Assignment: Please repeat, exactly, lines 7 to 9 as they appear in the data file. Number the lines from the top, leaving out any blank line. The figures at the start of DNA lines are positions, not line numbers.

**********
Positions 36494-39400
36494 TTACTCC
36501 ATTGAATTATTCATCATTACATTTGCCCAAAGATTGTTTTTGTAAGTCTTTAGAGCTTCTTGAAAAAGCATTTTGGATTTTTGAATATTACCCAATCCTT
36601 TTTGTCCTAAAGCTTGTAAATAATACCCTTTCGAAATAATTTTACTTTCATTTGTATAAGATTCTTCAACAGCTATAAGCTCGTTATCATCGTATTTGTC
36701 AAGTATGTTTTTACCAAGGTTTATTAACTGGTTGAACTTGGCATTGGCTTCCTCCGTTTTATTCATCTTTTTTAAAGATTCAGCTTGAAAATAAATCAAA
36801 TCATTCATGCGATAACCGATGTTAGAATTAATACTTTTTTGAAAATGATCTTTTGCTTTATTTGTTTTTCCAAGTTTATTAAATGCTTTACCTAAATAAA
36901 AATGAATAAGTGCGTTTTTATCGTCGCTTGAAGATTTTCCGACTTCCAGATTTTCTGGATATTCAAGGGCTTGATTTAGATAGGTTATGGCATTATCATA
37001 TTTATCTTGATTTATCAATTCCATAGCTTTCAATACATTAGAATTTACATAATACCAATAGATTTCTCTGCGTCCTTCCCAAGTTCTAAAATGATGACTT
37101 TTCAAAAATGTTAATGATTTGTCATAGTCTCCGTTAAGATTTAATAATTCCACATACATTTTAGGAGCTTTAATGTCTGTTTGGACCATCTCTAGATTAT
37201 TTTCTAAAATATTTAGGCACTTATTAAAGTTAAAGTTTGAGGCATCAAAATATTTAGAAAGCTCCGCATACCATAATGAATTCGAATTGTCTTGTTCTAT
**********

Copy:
36901 AATGAATAAGTGCGTTTTTATCGTCGCTTGAAGATTTTCCGACTTCCAGATTTTCTGGATATTCAAGGGCTTGATTTAGATAGGTTATGGCATTATCATA
37001 TTTATCTTGATTTATCAATTCCATAGCTTTCAATACATTAGAATTTACATAATACCAATAGATTTCTCTGCGTCCTTCCCAAGTTCTAAAATGATGACTT
37101 TTCAAAAATGTTAATGATTTGTCATAGTCTCCGTTAAGATTTAATAATTCCACATACATTTTAGGAGCTTTAATGTCTGTTTGGACCATCTCTAGATTAT